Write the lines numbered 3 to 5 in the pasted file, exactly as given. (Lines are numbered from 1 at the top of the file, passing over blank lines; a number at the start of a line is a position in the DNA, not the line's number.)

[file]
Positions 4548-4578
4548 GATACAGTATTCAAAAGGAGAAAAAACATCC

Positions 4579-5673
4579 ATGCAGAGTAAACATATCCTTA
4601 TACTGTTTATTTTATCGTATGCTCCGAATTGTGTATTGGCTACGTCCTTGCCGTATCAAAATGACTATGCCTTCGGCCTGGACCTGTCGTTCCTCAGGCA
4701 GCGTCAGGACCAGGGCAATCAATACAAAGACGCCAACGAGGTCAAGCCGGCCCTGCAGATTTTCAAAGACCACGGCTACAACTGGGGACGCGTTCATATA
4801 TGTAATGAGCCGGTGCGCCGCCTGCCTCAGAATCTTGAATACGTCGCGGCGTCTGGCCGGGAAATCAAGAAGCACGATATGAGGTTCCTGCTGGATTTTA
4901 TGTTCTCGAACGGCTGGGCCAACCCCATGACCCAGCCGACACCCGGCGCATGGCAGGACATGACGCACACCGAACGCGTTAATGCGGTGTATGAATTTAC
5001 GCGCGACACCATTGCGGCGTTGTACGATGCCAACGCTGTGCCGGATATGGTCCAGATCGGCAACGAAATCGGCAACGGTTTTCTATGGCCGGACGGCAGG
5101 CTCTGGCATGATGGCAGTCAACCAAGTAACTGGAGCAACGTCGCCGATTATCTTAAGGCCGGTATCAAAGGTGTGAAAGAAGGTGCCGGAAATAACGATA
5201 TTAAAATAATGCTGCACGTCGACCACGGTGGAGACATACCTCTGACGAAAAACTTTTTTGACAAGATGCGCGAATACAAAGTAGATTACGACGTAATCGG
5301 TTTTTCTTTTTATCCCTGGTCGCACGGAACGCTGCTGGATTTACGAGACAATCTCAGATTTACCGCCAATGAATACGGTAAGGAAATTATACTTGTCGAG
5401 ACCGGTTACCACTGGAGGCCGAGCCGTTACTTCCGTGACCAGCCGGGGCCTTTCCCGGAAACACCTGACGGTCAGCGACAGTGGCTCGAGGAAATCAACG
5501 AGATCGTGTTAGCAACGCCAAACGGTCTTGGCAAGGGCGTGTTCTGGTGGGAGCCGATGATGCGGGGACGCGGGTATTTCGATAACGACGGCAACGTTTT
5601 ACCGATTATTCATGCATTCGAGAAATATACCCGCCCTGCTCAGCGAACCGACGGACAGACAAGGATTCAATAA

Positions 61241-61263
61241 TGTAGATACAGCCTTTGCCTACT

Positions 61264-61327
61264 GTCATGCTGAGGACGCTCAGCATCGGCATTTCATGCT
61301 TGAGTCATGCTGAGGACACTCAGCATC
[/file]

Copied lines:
Positions 4579-5673
4579 ATGCAGAGTAAACATATCCTTA
4601 TACTGTTTATTTTATCGTATGCTCCGAATTGTGTATTGGCTACGTCCTTGCCGTATCAAAATGACTATGCCTTCGGCCTGGACCTGTCGTTCCTCAGGCA